I never got to see the film (though people including my mom and aunt kept telling me they’ve seen it), so I didn’t know that about the girl not coming back with the first-aid kit!! That’s hysterical.
There seems to be a bit of a cult following for the film though it is not highly thought of in regards to the overall quality of the production. Perhaps it’s due to all those SyFy airings, I’m not certain. I recently received an autograph request stating how I made the movie better when I appeared. I’m sure he wrote that to the rest of the cast too though!
Most of the autograph requests I (still) receive come from LOST fans. Besides Five-0, LOST was one of the best TV filming experiences I’ve had. Although it seemed to be a brief exchange with Dr. Shepard (Matthew Fox), the filming process was rare for a TV show in my experience, because this process was like shooting a film where telling the story took precedence. Blocking was consciously considered and rehearsed so it made sense in the story. By the time we filmed, it was second nature. I feel the success of that show (besides the incredible talent and imaginative storylines) were due to the efforts made to tell the story. After having auditioned for 4 seasons without any callbacks, to have been a part of LOST history (not to mention Lostpedia continues to be a blessing, as the program continues to air throughout the world.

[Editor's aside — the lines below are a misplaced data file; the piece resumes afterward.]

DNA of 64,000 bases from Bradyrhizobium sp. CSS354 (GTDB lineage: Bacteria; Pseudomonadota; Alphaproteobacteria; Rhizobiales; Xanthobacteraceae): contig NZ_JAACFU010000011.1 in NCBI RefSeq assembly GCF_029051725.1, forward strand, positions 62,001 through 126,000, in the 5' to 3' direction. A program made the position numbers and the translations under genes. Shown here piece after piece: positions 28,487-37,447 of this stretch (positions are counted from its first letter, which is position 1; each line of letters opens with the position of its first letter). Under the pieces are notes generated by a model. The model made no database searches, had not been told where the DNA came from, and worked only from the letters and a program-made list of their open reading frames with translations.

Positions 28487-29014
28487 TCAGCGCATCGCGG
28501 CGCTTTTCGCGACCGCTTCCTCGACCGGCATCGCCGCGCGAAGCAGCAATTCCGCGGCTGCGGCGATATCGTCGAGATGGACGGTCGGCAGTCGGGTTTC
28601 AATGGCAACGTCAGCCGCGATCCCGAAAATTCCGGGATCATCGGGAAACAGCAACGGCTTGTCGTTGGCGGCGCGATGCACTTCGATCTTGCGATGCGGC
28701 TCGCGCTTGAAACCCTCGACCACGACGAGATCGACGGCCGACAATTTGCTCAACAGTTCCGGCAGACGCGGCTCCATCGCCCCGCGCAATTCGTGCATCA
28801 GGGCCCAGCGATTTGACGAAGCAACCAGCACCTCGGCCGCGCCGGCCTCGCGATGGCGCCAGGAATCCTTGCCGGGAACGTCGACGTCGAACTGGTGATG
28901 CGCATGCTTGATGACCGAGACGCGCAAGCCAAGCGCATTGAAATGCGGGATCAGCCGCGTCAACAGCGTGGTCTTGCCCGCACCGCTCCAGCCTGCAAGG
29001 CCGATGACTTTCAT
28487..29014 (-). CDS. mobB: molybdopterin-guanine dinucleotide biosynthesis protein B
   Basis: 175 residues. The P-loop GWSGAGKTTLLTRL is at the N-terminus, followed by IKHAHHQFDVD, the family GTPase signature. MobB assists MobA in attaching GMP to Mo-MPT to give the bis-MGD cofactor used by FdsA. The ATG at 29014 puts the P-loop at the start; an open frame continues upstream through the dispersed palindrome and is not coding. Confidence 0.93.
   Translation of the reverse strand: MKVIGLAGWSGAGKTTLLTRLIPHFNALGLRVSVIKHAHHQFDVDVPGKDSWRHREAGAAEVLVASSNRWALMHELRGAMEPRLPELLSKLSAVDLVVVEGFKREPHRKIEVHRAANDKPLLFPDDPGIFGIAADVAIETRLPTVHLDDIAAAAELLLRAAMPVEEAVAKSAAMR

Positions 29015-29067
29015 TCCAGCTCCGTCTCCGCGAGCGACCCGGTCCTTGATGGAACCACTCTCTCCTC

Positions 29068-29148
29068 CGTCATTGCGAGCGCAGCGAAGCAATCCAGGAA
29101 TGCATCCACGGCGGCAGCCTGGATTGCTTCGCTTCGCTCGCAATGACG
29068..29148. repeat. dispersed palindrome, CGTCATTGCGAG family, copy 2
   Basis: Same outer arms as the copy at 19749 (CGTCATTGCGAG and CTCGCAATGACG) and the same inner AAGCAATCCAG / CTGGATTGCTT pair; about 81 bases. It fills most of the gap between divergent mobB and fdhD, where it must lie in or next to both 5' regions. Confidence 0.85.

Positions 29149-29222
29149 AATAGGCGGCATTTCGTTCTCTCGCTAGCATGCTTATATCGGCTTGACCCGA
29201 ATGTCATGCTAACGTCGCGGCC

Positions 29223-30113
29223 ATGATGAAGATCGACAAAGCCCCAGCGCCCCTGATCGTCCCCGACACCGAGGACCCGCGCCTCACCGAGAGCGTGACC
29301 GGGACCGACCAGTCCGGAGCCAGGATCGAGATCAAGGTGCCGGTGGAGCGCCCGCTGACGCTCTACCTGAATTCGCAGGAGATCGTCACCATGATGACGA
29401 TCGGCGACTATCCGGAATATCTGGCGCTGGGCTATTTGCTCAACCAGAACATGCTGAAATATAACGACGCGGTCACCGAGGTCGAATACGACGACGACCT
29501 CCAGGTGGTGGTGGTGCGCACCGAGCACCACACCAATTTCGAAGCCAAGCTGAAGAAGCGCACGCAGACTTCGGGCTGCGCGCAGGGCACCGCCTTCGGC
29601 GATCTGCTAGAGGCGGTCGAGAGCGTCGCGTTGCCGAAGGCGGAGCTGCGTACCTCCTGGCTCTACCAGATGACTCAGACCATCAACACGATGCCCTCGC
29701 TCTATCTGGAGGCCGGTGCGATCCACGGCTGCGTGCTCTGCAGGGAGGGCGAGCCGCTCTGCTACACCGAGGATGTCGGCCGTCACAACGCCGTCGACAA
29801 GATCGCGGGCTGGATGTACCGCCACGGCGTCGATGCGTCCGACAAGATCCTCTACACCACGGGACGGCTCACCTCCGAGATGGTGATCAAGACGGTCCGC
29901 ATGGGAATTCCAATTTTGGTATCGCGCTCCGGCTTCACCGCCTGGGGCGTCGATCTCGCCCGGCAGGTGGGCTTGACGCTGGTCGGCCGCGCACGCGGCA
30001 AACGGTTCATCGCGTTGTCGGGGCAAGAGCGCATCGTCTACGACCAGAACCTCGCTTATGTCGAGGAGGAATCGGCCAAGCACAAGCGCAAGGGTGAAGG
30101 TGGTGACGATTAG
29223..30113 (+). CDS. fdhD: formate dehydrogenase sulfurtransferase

BTW, my Hawaii Five-0 episode – 2.6 “Ka Hakaka Maikai” airs October 24, 2011. <fingers crossed>
Reposted with permission from ValenTumblr.
Graphic artist, movie geek, and awesome dad are probably the best ways to describe Guest Manager Valentino Valdez. You can find more of Tino’s work over at ValentinoValdez.com and follow his exploits on Twitter @valdezign.